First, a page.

Operational flexibility All mills are equipped with a variable speed drive. Shaft rotational speed is the main on-line control parameter for the power draw of the mill. This enables a wide range of grinding applications to be addressed as the mill has excellent flexibility to adapt to fluctuating process conditions. In practice the power draw can easily be adjusted in a 1:3 ratio by controlling the shaft speed. If the specific grinding energy (SGE) target is permanently changed, the bead charge should be optimised to better fit the optimal operation of the motor.

    Typical applications are the regrinding of concentrates (e.g. magnetic, flotation), iron ore tertiary grinding, precious metal ores, and fine grinding for hydrometallurgical processes. Particularly with rougher concentrate, re-grinding concentrate flow rates can vary a lot based on ore characteristics and up-stream process conditions.

    There are a few options for grinding media namely ceramic beads at medium density (4 kg/dm) or high density ceramics (>6 kg/dm) and steel beads. Ceramics have very low wear and are more cost effective compared to small steel beads. Depending on the application, an additional benefit of ceramic media is prevention of iron contamination on the sulphide mineral surface, which would otherwise result in poorer flotation results.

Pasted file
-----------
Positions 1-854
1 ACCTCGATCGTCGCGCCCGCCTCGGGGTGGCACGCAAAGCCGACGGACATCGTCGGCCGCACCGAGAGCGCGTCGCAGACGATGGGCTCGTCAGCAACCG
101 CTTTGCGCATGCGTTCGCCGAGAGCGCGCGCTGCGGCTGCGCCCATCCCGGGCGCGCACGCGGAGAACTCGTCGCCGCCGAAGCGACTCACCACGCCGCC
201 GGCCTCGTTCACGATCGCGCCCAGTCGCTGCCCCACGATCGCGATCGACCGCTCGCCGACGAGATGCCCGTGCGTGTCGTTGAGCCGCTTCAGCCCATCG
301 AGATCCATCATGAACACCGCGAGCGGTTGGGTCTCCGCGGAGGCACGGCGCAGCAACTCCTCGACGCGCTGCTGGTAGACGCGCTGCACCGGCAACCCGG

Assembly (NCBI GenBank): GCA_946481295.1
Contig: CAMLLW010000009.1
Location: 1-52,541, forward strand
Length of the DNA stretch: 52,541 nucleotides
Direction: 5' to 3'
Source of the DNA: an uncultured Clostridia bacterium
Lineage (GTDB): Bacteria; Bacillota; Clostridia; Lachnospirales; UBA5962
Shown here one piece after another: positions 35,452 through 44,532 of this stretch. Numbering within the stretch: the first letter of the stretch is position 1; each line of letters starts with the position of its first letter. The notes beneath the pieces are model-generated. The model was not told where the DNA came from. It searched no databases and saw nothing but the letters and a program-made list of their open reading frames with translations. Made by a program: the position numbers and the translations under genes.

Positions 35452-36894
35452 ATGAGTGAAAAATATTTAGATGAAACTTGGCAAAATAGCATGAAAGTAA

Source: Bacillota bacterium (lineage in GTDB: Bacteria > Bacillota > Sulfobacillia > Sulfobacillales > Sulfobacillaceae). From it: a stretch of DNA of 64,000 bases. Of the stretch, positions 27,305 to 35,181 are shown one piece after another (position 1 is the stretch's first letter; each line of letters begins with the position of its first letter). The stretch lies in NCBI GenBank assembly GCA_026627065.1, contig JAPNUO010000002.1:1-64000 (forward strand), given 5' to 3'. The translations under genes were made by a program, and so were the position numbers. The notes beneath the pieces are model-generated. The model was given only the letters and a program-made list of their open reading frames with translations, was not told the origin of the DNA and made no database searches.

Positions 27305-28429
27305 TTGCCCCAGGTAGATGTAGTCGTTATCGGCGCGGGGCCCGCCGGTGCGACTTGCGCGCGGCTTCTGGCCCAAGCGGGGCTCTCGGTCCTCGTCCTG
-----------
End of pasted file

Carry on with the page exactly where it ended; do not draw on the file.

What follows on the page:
A wide range of grinding media size can be used with typical bead sizes between 1-6 mm. Grinding applications can be classified as fine grinding and ultra-fine grinding:

    Fine grinding: F80 < 200 m and P80 < 40 m Ultra-fine grinding: F80 < 70 m and P80 < 20 m

    Media sizes are chosen according to application. A rough estimation of the media top size required is 30 x F80 of the feed.

    Simple process design External classification is not needed for the mill product because the mill speed can be adjusted to control the product size. The product particle size distribution is narrow due to the vertical mill design coupled with the internal classification effect of the discs. If the incoming feed from the upstream process is diluted or already contains already significant amounts of product size material, a scalping cyclone (pre-classification) can be utilised. A simplified process flow sheet is presented in Figure 3.

    Fig. 3 - Vertical stirred media mill flow sheet (Outotec, 2012)

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    Metallurgical Plant Design and Operating Strategies (MetPlant 2013) 15 - 17 July 2013, Perth WA

    High power intensity and energy efficiency In stirred media grinding, the energy intensity (kW/m) is very high versus tumbling mills.